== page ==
03-185: REC calls for sunset of Franken FM, major reductions in TV protection by FM and calls for LPFM instead of full-service on 87.9
REC Networks has filed Reply Comments with the FCC on MB Docket 03-185. This docket is mainly related to the continued operations of Low Power TV (LPTV) stations that insert an analog FM carrier at 87.75 and are marketed as a radio station. This is sometimes called "FM6" or "Franken FM".
REC's position on FM6/Franken FM is while the licensees have been tooting their horn about the "diverse" audio services these stations have been offering on 1/30th of their bandwidth, they remain silent on the other 29/30th. REC has found that while a couple of the FM6 stations are operating viable video services such as AlmaVision in Miami and U Channel in San Jose, most FM6 LPTVs are running Jewelry TV or France24 (an English language news service similar to NHK WORLD for Japan). REC argues that most people are not watching low band TV stations over the air due to the propagation characteristics and large antenna requirements, especially in apartments and other multi dwelling units.
REC's position that the Channel 6 (and Channel 5) spectrum are best suited for FM sound broadcasting, as is the trend that is starting in South America and that eventually, the FM band needs to be extended and primary FM full-service stations should replace the LPTV stations on Channel 6 as part of a nationwide deployment of WIDE-FM.
For now, REC's position is that the FCC should not codify the FM6 rules can keep allowing these facilities to operate on special temporary authority so every 6 months, the public interest need to keep these stations going can be reevaluated.
FM to TV6 Protection Requirements
Full-service NCE FM stations, LPFM stations and FM translators operating on 88.1 to 91.9 must provide protection to TV channel 6 stations. The current rules were written in 1985 and were intended to address consumers that owned 1960s and 1970s vintage TV receivers. In Comments, REC called for the complete elimination of the protection requirements. In Reply Comments, REC changed position calling for the full elimination of requirements on Channels 203 through 220 (88.5 through 91.9), while maintaining a form of protection on 88.1 and 88.3.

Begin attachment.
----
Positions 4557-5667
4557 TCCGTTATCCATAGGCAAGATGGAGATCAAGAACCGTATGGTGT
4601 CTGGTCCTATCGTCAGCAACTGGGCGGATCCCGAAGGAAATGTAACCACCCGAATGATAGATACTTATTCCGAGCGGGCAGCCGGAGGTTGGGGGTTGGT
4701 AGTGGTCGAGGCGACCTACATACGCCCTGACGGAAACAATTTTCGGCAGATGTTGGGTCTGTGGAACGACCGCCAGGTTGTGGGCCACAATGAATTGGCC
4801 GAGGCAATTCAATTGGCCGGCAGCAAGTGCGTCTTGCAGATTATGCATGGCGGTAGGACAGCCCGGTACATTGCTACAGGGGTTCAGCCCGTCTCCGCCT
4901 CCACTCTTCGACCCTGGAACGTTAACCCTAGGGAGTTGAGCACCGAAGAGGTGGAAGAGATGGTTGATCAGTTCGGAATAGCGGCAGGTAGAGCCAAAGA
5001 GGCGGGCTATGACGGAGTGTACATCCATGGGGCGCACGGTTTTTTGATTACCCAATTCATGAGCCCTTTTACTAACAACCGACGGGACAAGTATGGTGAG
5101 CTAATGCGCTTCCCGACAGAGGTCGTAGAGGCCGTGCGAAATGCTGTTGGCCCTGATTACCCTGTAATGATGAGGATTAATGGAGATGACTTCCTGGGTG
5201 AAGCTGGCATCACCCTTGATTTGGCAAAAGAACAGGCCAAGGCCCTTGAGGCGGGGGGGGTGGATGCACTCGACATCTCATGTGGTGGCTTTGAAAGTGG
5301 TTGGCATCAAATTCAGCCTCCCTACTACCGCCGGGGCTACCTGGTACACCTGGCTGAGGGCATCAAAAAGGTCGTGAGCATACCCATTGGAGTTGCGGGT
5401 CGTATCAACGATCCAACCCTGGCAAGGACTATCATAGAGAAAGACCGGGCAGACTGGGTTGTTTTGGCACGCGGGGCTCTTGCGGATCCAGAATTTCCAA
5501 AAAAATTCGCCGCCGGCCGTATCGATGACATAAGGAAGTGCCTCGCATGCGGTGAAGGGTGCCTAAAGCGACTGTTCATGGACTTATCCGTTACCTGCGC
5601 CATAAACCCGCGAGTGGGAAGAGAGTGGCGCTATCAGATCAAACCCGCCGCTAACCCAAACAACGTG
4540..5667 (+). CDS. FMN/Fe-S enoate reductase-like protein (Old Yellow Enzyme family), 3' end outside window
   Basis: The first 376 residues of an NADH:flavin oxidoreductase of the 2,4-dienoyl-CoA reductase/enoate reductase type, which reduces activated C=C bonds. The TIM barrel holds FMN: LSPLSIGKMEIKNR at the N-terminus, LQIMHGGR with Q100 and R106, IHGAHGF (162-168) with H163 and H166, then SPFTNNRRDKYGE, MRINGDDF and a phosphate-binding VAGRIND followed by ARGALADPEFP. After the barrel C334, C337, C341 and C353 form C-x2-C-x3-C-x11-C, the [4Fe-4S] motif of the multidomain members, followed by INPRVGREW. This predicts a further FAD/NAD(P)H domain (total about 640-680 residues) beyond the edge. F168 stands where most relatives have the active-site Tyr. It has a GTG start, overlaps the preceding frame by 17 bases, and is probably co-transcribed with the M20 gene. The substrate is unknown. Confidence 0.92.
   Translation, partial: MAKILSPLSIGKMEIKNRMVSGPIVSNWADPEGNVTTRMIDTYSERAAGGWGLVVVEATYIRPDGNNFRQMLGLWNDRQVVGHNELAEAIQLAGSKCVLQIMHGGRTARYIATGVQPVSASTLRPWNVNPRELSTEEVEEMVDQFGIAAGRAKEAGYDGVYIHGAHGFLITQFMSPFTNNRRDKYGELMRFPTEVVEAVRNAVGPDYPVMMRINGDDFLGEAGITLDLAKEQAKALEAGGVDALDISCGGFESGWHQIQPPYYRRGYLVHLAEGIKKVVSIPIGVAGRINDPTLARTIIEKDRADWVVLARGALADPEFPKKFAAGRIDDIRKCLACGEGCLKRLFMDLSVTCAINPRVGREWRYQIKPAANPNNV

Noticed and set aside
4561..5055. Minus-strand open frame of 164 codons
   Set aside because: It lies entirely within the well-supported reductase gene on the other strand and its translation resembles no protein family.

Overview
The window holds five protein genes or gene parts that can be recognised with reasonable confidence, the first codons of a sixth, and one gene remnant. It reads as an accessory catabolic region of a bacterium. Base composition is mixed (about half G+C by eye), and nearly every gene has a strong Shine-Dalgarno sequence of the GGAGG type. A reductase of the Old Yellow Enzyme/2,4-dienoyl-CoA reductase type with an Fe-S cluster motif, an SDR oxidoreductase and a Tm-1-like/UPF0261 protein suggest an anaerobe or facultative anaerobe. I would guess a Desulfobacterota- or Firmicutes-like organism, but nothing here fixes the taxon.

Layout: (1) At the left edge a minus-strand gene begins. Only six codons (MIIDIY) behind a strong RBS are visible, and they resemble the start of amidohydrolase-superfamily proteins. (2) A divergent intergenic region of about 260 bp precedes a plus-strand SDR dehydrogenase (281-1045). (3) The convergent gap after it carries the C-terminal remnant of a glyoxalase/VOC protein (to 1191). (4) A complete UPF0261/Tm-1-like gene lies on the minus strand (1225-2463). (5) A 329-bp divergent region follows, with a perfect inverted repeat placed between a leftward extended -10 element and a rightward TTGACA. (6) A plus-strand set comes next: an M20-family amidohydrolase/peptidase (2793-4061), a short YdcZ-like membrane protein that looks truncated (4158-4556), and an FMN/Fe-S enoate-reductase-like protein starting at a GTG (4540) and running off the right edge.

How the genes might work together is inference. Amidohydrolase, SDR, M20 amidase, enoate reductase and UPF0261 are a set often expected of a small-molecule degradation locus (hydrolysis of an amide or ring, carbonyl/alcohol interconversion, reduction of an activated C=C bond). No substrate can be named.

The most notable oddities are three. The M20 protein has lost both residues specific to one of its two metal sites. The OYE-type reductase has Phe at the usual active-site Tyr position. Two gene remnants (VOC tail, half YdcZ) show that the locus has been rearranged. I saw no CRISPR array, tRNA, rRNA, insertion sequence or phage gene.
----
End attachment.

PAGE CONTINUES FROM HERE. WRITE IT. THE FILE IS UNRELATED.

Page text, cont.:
This change in position was as a result of additional research that raised concerns regarding interference from FM stations on 88.1 (especially those running HD) and well as 88.3 and how they would impact DTV stations at the band edge.
REC offered two different potential plans. Plan A simply retains the existing rules that are based on analog-era technology to 88.1 and 88.3 only. Plan B also limits protections to 88.1 and 88.3 only, but it does so in a way that uses the actual digital service contours and protection ratios. While Plan A would be the easiest for the FCC to implement, Plan B would offer the best protections and most availability to FM and LPFM stations. In addition to those plans, REC has proposed LPTV stations with FM6 operation will be treated more like radio stations than TV statons. A level of protection, more consistent with radio has been proposed for LPFM on 88.1 and for FM Translators on both 88.1 and 88.3.
NPR's Request for full-service FM on 87.9
REC opposed NPR's suggestion for full-service FM stations on 87.9. Under the NPR plan, any FM station could move to that channel in order to upgrade their facility as long as they meet protections to "all television services". NPR did not disclose what types of TV services those are but based on previous ex parte presentations by the FM6 proponents, it would suggest that the FM6 folks did meet with NPR. As a matter of full disclosure, REC Networks also met with NPR on the FM to TV6 issue.
REC's position is that 87.5, 87.7 and 87.9 would be better suited for secondary LPFM stations as NPR's proposal would either (1) displace LPTV stations on Channel 6, including those that are FM6 operations or (2) invokes a new form of primary service on secondary LPTV stations. Since REC is proposing service only at the secondary level, no LPTV stations, even the FM6 stations would be displaced. LPTV modifications would have to protect any LPFM stations on 87.5, 87.7 or 87.9. REC's position is that this move will increase diversity by adding the number of owners and is better because it will not displace any other broadcast services. Since no border negotiation is intended, these stations would not be available (at the outset) within 400 km of Canada and 320 km of Mexico. These LPFM stations will protect other FM stations using the current LPFM rules and will protect TV stations using the international standards for analog into digital protections.